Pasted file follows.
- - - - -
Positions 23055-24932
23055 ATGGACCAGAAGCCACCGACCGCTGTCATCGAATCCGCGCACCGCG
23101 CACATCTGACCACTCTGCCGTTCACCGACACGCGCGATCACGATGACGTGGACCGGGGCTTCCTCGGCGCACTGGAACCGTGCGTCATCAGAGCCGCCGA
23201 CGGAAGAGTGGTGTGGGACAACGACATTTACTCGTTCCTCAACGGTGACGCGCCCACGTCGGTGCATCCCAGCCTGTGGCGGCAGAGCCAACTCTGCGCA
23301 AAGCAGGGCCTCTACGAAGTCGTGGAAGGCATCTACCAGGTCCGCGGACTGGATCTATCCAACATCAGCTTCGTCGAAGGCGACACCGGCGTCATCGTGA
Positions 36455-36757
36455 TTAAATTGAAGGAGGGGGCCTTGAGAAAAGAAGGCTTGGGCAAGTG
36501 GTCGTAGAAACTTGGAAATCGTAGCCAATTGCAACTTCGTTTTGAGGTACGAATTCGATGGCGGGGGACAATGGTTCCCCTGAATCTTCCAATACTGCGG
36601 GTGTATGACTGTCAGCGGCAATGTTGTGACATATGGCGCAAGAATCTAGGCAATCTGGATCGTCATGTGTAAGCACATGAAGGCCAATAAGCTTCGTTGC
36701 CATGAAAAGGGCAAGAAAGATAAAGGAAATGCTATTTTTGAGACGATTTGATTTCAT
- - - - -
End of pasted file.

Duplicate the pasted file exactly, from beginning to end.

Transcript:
Positions 23055-24932
23055 ATGGACCAGAAGCCACCGACCGCTGTCATCGAATCCGCGCACCGCG
23101 CACATCTGACCACTCTGCCGTTCACCGACACGCGCGATCACGATGACGTGGACCGGGGCTTCCTCGGCGCACTGGAACCGTGCGTCATCAGAGCCGCCGA
23201 CGGAAGAGTGGTGTGGGACAACGACATTTACTCGTTCCTCAACGGTGACGCGCCCACGTCGGTGCATCCCAGCCTGTGGCGGCAGAGCCAACTCTGCGCA
23301 AAGCAGGGCCTCTACGAAGTCGTGGAAGGCATCTACCAGGTCCGCGGACTGGATCTATCCAACATCAGCTTCGTCGAAGGCGACACCGGCGTCATCGTGA
Positions 36455-36757
36455 TTAAATTGAAGGAGGGGGCCTTGAGAAAAGAAGGCTTGGGCAAGTG
36501 GTCGTAGAAACTTGGAAATCGTAGCCAATTGCAACTTCGTTTTGAGGTACGAATTCGATGGCGGGGGACAATGGTTCCCCTGAATCTTCCAATACTGCGG
36601 GTGTATGACTGTCAGCGGCAATGTTGTGACATATGGCGCAAGAATCTAGGCAATCTGGATCGTCATGTGTAAGCACATGAAGGCCAATAAGCTTCGTTGC
36701 CATGAAAAGGGCAAGAAAGATAAAGGAAATGCTATTTTTGAGACGATTTGATTTCAT